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Wednesday, Jan 26th 2022

The ACP Legal Association

  • OHADAC and ACP Legal

    The partisans of this project, called OHADAC (Organisation for the Harmonisation of Business Law in the Caribbean), decided to meet within the framework of the association ACP Legal, to help interested Caribbean States to implement the project.

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  • OHADAC in brief

    This brochure has been published by the ACP Legal Association.

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OHADAC PRINCIPLES ON INTERNATIONAL COMMERCIAL CONTRACTS

Article 5.2.1

Contracts in favour of third parties

1. The parties to the contract (promisee and promisor) may include stipulations in favour of a third party (beneficiary), who will acquire, in the absence of any agreement to the contrary, the right to require the promisor to perform it.

2. The existence and the content of the beneficiary's right against the promisor are determined by the agreement of the parties.

1. The principle of privity of contract and contracts in favour of third parties in the OHADAC systems

The contract in favour of a third party essentially implies granting a third party a right arising from a contractual relationship between the promisee (the party which has a direct interest in that right) and the promisor (the party which is obliged to the third party or beneficiary). The legal relationship between the promisee and the promisor is called the “cover relationship”. The relationship between the promisor and the third beneficiary is called the “value relationship”.

The practical utility in international trade of these agreements in favour of a third beneficiary lies in the fact that it is an instrument of contractual simplification and legal economy. In this sense, agreements in favour of third persons are best suited to interlinked contracts or contracts where there is a plurality of participants (chain of contracts, subcontracts or holdings).

Example 1: Insurance company A signs an insurance contract with shipping company B in order to cover it and its subcontractors for certain maritime routes. If a company C assumes, as subcontractor, one of these lines, it would automatically be a beneficiary of the insurance contract between A and B.

In other cases, the contract in favour of a third party may work as a financing instrument, allowing the promisee, which is an obligor of the third party and at the same time an obligee of the promisor, to reach an agreement with the promisor to assume its debt to the third party. Thus, the promisee can pay off its debt to the third party and set-off its right against the promisor through only one transaction.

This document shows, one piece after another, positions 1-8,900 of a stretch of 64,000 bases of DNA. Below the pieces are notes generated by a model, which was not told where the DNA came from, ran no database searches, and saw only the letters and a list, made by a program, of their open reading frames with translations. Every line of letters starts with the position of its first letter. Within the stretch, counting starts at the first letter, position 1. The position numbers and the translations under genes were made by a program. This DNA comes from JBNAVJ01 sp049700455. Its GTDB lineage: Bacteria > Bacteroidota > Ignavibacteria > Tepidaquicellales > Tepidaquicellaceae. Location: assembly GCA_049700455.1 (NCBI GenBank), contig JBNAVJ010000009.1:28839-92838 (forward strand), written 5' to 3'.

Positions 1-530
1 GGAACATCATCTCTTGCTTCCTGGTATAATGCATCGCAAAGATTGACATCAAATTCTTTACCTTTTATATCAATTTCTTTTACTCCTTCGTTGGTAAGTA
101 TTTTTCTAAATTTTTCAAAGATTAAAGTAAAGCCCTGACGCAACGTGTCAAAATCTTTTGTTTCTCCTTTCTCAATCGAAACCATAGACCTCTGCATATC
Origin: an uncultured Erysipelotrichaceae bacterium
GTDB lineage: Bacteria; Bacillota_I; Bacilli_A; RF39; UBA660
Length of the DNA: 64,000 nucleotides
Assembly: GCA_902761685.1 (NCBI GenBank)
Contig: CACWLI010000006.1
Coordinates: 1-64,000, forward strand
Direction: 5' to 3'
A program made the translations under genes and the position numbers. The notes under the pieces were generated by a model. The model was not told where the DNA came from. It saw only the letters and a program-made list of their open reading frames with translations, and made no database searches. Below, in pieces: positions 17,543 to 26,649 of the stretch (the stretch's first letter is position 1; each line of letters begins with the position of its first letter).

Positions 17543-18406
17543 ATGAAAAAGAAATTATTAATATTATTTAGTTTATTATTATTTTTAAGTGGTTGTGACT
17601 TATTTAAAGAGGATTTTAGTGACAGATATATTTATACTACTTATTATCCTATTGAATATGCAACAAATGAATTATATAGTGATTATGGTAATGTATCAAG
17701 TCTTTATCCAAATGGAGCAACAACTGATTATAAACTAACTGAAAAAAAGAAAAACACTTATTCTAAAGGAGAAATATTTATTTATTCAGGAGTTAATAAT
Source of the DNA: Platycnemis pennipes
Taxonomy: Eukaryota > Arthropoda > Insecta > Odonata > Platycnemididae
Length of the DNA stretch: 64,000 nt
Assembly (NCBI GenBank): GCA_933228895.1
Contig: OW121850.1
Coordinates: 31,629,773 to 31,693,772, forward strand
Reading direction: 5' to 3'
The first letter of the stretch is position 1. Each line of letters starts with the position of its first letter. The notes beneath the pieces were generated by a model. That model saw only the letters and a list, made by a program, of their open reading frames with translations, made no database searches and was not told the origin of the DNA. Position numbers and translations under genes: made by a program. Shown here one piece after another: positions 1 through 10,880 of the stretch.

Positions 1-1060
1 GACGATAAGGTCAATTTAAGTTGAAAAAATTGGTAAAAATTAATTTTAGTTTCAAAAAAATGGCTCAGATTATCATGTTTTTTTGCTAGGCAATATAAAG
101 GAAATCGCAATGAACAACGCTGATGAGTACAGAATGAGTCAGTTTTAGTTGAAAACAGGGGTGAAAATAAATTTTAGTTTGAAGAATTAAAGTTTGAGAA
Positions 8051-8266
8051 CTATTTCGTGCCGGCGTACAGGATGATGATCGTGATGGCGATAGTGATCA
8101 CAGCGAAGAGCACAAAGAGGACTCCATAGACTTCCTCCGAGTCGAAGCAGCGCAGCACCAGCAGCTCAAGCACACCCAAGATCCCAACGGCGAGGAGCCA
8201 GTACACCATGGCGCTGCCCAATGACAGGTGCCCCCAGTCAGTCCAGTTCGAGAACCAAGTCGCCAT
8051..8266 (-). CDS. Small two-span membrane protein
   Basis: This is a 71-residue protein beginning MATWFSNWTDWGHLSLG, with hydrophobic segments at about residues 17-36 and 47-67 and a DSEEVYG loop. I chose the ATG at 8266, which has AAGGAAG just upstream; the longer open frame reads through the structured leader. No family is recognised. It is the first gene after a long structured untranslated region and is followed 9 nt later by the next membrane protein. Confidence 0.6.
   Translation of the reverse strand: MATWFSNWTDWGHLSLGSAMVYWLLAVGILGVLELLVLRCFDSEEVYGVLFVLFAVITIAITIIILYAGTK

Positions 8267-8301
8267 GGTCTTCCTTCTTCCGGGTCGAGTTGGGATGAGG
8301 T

Example 2: Company A acquires from distributor B a batch of goods, stipulating in the contract that the payment shall be made to manufacturing company C (which is, in turn, a obligee of B). With this contract dealer B has obtained financing to pay its debt to C.

Finally, it is also relatively common in practice to sign contracts in favour of third parties with a clear purpose of guarantee a debt that the third party may have against the promisee obligor [e.g. commercial credit insurances covering the risk of loss resulting from the insolvency of customers so that, for example, the insured (promisee) concludes a factoring contract and designates the factoring company as beneficiary of compensations].

The civil law principle of contract relativity and the common law doctrine of privity of contract start from the same point: firstly, they assume that a third party may not acquire rights or bring actions under a contract in which it is not a party; secondly, they make it impossible to impose obligations on a person which has not agreed. However, overcoming these limits to the subjective scope of contracts has developed differently in different legal systems, which has traditionally implied an important element of divergence within European law between civil law systems (and even some common law system) and English law. While civil law systems allow contracts in favour of third parties in their firmly established legislations, English law maintained its reluctance until very recent times [specifically until the Contracts (Rights of Third Parties) Act 1999], when it admitted for the first time an explicit exception to the privity principle, allowing third parties to invoke rights established in contracts where they are not parties. A general acceptance of contracts in favour of third parties has been supported by its inclusion in different texts on contract law harmonisation (Article 5.2.1 UP; Article 6:109 PECL; Articles II-9:301 to 9:303 DCFR).

This trend of general admission of contracts in favour of third parties is also confirmed in the civil codes of OHADAC countries, which regulate this figure as an exception to the principle of contractual relativity. In some cases, as in the Venezuelan Civil Code, this is qualified by the condition that there is a “personal, material or moral interest in the performance of the obligation” (Article 1.164). Otherwise, as in Haitian Civil Code, there is no general regulation of the contract in favour of a third party, but there are specific provisions which suggest this possibility, such as those in lease contracts in Article 1.737. There is no specific regulation on contracts with clauses in favour of third parties in the Commonwealth Caribbean, which remains reluctant to justify exceptions to privity doctrine, under the direct influence of English common law. However, this legislative silence should not be interpreted rigidly, but rather in the context of the development of English contract law itself. In this sense, everything suggests the recognition of contracts in favour of a third party also under these laws.